I spoke to Alan Boyson on the phone, mainly about his involvement with the Skelmersdale Development Corporation, and the art work he designed for them, but also about his distinguished career in civic art.
THE SKELMERSDALE PYRAMID
Originally this was one larger pyramid and four small ones. It was placed above the original entrance to the Concourse Shopping centre in Skelmersdale, and was taken down when a large, glass extension to the building was made. He felt that the concrete boxed design of the pyramid that he made under contract to the SDC was generally not well liked at the time of its construction, and he himself had wanted to produce something rather more organic in its style. The pyramid was covered in ceramic tiles But, boxed, and concrete, seemed to suit the general style of Skelmersdale at the time.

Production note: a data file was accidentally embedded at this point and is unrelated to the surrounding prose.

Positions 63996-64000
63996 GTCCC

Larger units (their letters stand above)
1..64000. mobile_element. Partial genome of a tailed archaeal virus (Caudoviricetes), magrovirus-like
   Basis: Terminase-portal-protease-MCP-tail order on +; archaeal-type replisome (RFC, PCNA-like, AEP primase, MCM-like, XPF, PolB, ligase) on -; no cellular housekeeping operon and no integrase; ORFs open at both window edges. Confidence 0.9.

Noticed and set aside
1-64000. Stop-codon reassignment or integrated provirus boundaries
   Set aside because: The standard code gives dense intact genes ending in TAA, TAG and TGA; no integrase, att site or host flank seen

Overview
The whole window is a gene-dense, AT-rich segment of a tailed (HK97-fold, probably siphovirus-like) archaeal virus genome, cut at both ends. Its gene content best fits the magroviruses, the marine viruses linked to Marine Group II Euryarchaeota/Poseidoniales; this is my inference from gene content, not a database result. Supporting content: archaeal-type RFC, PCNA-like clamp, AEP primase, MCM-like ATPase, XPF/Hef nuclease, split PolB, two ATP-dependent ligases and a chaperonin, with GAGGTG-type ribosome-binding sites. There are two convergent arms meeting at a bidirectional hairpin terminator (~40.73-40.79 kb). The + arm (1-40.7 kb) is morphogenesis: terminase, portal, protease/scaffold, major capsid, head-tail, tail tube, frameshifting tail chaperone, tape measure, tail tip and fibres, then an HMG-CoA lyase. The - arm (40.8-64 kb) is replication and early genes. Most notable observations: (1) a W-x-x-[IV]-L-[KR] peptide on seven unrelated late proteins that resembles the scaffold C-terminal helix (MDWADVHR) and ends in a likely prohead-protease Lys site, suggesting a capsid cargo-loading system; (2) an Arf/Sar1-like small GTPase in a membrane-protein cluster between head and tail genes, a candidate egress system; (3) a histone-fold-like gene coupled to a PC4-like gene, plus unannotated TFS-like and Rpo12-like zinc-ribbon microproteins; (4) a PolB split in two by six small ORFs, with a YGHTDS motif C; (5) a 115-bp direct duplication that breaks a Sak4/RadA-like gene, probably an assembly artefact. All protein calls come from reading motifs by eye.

Alan Boyson had orignally taken this job, because not everyone had wanted ceramic solutions to sculptural design. He modestly felt that he had no greater status than the abuilders and planners working in Skelmersdale. There was little money available in the 1960s and he would get paid for his basic skills with no extra allowance for his artistic status.
A positive public response
Boyson suggested that the public response was largely unknown at this time – people are much more vocal about their views nowadays. The only job where he had the exact response he wanted was the stained glass window in St Anne’s Church as shown above.